In January, Rolling Stone Country published an in-depth report about an endemic culture of sexual harassment and misconduct in the world of country radio, including incidents at events and annual conventions such as Country Radio Seminar, known as CRS.
The organizers of CRS, which is happening in Nashville this week, have not responded to Rolling Stone Country's multiple requests for comment about the allegations. However, this afternoon, CRS executive director Bill Mayne told Nashville's News Channel 5 reporter Jesse Knutson that "we do not tolerate, in any shape or form, any sexual misconduct, any improper behavior," Knutson tweeted. "Not only do we not condone it, but we also have a great degree of security...to ensure that every attendee and every participant in CRS, be they radio person, be they artist, that their safety is guaranteed at all times."
Knutson also reported that Mayne said, "I am not aware of one police report, one complaint filed with the hotel or with the CRS office." Notably, Knutston had his CRS credentials revoked earlier in the week, reportedly for trying to ask Mayne about the allegations reported by Rolling Stone Country.
In our January story, Rolling Stone Country spoke to numerous women who reported an environment in which they witnessed or were victims of sexual misconduct in social settings at CRS, calling it a "a shit-show for artists" – particularly at unofficial nighttime events held at the host hotel, where lines are often blurred and crossed. None of these women filed police reports or complaints for fear of professional repercussions; many eventually left their careers in radio behind as a result. However, Knutson also spoke with secretary of the Country Radio Broadcasters Board, Beverlee Brannigan, who said she was "not aware" of such abuses, adding that they are "not tolerated and not part of who we are or what we do – we’re an educational event."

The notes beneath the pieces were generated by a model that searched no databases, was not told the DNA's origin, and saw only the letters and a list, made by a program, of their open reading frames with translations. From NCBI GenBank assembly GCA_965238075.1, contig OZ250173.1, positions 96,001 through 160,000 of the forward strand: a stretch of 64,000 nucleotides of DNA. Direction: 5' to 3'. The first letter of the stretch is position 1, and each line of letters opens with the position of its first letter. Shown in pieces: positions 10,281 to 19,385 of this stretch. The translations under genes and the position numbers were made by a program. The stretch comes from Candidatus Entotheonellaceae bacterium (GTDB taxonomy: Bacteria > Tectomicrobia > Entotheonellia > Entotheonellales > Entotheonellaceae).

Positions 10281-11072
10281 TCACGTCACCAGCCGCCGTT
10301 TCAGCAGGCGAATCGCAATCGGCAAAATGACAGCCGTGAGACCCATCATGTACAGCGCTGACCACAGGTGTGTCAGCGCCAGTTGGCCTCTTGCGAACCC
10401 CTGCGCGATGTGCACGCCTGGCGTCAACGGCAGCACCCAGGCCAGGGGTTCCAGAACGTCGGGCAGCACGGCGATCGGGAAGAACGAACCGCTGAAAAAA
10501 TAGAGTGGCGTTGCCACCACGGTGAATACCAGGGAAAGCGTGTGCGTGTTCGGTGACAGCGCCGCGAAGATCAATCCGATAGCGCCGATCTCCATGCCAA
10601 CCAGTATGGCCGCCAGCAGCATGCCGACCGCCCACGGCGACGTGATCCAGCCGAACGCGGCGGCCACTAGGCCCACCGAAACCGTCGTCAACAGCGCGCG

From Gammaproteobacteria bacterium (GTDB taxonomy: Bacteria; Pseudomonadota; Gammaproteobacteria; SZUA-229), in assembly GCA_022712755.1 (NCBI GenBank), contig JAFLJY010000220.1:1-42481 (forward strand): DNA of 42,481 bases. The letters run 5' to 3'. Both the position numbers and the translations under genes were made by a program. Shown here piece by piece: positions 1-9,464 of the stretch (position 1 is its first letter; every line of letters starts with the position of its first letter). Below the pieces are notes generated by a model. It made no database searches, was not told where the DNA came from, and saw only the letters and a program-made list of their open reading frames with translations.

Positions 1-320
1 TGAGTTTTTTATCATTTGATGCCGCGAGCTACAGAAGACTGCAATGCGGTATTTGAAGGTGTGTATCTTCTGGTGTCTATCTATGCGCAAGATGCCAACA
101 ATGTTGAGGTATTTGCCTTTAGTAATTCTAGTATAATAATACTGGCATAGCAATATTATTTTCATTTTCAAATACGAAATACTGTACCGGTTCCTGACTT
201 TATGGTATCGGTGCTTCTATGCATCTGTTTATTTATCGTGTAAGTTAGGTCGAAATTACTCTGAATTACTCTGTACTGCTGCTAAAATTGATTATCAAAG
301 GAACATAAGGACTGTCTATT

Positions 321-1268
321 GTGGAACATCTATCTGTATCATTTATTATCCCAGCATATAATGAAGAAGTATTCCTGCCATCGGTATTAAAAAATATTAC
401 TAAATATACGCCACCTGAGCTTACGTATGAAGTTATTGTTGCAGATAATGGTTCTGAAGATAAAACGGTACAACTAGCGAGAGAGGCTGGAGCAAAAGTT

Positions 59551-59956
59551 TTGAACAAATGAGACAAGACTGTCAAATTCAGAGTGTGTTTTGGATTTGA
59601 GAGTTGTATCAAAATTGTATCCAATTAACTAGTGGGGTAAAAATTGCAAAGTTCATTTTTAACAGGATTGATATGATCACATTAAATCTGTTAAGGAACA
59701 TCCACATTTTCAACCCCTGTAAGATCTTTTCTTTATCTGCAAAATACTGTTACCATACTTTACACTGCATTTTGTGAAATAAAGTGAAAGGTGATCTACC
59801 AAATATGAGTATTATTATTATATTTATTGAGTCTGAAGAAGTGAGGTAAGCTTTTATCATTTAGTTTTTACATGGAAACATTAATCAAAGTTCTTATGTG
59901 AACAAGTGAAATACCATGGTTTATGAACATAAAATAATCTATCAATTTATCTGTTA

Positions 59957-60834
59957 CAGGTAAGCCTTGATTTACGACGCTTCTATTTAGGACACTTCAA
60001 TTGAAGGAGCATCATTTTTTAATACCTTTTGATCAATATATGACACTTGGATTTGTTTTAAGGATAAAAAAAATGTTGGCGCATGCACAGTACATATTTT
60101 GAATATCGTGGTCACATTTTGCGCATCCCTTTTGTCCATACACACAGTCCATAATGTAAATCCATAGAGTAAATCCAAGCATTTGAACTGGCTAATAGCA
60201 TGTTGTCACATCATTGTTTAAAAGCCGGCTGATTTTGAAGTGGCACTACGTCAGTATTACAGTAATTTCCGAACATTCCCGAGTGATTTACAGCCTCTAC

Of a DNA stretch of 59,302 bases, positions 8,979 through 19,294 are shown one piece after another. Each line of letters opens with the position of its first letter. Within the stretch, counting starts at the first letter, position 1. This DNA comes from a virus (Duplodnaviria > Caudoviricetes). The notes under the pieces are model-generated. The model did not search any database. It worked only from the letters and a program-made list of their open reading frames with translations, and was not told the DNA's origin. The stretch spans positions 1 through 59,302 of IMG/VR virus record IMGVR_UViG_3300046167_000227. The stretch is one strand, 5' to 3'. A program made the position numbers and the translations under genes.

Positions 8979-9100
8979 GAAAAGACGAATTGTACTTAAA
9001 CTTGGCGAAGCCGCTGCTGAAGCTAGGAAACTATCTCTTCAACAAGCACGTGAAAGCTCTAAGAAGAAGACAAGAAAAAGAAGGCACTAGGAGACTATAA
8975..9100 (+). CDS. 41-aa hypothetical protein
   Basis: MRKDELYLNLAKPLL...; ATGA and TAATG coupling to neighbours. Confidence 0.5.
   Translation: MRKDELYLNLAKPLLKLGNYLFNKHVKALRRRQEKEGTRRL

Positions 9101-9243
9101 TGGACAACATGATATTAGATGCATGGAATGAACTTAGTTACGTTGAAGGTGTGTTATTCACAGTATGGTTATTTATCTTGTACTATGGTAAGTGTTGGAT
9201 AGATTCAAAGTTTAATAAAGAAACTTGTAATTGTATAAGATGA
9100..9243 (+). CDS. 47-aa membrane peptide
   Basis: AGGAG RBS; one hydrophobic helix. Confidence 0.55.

CRS also indirectly addressed the topic today in a workshop titled "A Conversation About Harassment," led by attorney Shelley Greenwald. Billed as a session to answer "questions individuals might have as it pertains to the topic, including how to recognize harassment, how to avoid it, and what to do about it," the workshop, according to CRS' Twitter, addressed proper workplace behavior, social media and "respectful electronic communication."
"Is your behavior appropriate or not? Do you not know? Ask yourself this: Would you want this behavior on the front page of the newspaper or covered by media?" CRS tweeted about the conversation. "Managers and leaders should be held to a higher standard. They have power," they also reported Greenwald as telling the audience.
Although few leaders in the country music sphere have spoken out in the wake of Rolling Stone Country's reporting, several artists have, including Maren Morris, Kacey Musgraves, Brothers Osborne, Natalie Hemby, Charlie Worsham and Margo Price.
"Enough 'laughing off' inappropriate comments and behaviors," Morris tweeted. "It has never been and never will be okay. We just want to do our jobs."
"MASSIVE expectance on us to be extra accommodating, accessible, sexy, and kiss ass-y. Maybe it's why you hardly ever hear me on the radio," Musgraves tweeted. "There are great PD's out there tho that still care about the music + aren't creepy but yes - what I mentioned is VERY real and disconcerting."
Still, the workshop today never directly addressed allegations made about the annual CRS event itself, and the only major label artist to visibly speak out about the #metoo movement during the convention has been Vince Gill, who performed a song called "Forever Changed" at Universal Music Group's luncheon showcase, inspired by an incident when he suffered sexual abuse in seventh grade.